Rewind: Back to the future in Singapore
Currently, we spend nine hours a day six days a week wrapping grape vines around wires— a six-week blast of intensive money-making so we can get back to days of carefree vacationing.
It’s not bad work, but it doesn’t exactly make for thrilling blog material. Therefore, we’re starting a new miniseries to keep your attention, drawing on past travel moments or reflections that never quite made it online.
This week: a brief sojourn into Singapore.
Long layovers are one of the dreaded necessities that come with air travel. They vary from several hours in grimy purgatory (New York’s LaGuardia) to pleasant free web surfing (Portland, Oregon). But generally, once the book stores are given a once over and a seven dollar beer is consumed, they are something to be forgotten. We heard Singapore’s airport was one of the nicest in the world, so we were actually looking forward to stopping there enroute from Manila to Melbourne last May.
Upon arriving, we rushed through terminals to a nondescript kiosk to take advantage of something that almost sounded too good to be true: Changi Airport offers a two-hour city tour for passengers on long layovers. For free. We barely made the last departure for the day, happily signed up, cleared customs, and piled on a bus with a dozen others. As we drove past brand new high rises, the largest Ferris wheel in the world, and state of the art stadiums and botanical gardens, it was clear that this tiny urban nation was a complete turnaround from the Asia we just left. And really, a complete turnaround from much of the world.
The city was spotlessly clean, orderly, wealthy, and quiet— to the point that it kind of reminded us of the Epcot center at Disneyworld. The government also has a hand in nearly everything here: even chewing gum is outlawed to preserve the purity of the streets. As the bus wove through the gleaming streets, our cheery and funny guide tossed out tidbits of Singaporean life. Our personal favorite: “What kind of wildlife do we have here? We have no wildlife. Only cats and dogs.”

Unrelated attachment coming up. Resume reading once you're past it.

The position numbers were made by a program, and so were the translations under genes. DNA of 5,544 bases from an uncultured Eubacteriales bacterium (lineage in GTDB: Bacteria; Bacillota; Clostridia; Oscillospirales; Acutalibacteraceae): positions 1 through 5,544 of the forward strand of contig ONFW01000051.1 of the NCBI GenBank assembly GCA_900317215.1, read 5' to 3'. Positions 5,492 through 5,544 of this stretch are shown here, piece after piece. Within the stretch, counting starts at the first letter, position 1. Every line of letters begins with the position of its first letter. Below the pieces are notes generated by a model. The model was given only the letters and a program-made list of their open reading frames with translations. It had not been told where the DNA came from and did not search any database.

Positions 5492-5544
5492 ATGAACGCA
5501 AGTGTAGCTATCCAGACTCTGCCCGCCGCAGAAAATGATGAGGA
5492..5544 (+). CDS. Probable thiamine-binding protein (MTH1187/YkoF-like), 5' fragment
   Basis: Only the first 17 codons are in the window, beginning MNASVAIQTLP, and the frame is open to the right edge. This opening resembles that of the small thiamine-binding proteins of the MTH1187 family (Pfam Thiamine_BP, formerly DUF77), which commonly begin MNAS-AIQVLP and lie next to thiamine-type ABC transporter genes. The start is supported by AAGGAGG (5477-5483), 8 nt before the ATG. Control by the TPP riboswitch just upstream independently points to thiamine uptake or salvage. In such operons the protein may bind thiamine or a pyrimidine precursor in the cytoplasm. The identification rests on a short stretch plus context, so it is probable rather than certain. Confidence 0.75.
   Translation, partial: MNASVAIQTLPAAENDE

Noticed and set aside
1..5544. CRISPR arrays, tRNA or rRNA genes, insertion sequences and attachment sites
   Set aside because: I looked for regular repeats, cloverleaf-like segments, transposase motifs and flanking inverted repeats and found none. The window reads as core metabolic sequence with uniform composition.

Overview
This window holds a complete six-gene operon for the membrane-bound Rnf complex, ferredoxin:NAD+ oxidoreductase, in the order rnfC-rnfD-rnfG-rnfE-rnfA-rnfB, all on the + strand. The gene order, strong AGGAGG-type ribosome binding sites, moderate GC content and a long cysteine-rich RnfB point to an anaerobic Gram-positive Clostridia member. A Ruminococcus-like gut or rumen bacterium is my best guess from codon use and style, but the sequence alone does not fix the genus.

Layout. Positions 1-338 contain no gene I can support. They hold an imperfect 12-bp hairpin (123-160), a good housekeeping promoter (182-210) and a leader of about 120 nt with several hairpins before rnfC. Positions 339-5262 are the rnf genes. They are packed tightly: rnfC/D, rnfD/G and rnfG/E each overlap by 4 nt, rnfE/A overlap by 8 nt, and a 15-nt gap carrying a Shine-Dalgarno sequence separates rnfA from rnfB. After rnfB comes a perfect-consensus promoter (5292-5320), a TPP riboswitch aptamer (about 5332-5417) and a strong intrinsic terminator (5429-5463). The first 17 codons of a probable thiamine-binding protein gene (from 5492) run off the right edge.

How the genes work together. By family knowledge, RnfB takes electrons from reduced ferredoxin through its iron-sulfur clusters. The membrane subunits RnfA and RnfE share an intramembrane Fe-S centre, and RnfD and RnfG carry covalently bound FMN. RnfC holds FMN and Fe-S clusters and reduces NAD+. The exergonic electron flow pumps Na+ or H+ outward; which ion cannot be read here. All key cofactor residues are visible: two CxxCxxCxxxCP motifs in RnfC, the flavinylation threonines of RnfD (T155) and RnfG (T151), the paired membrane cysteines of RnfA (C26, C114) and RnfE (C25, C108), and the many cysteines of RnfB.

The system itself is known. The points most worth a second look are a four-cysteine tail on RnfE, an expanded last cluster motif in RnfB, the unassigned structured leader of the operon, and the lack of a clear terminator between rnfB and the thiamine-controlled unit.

Once downtown, everyone was allowed a half hour to explore, and then it was back on the bus and back to the airport, all with brilliant efficiency.
As nice as the city was, we were frankly more amazed by the airport, which surpassed our lofty expectations. Here few of the most outrageous complimentary features:
A gigantic TV comprised of 12 mounted flatscreens along with plush chairs, complete with built-in speakers.
We did not partake in the 3D Xperience Zone, but it seemed to involve video games.
Countless gardens and orchids on every mundane surface.
A man playing soothing music on a grand piano.
And our personal favorite, a movie theater, where we watched Russell Crowe slay Frenchmen in the latest version of Robin Hood.
When the time came, we didn’t want to leave. It was like spending seven hours in the future.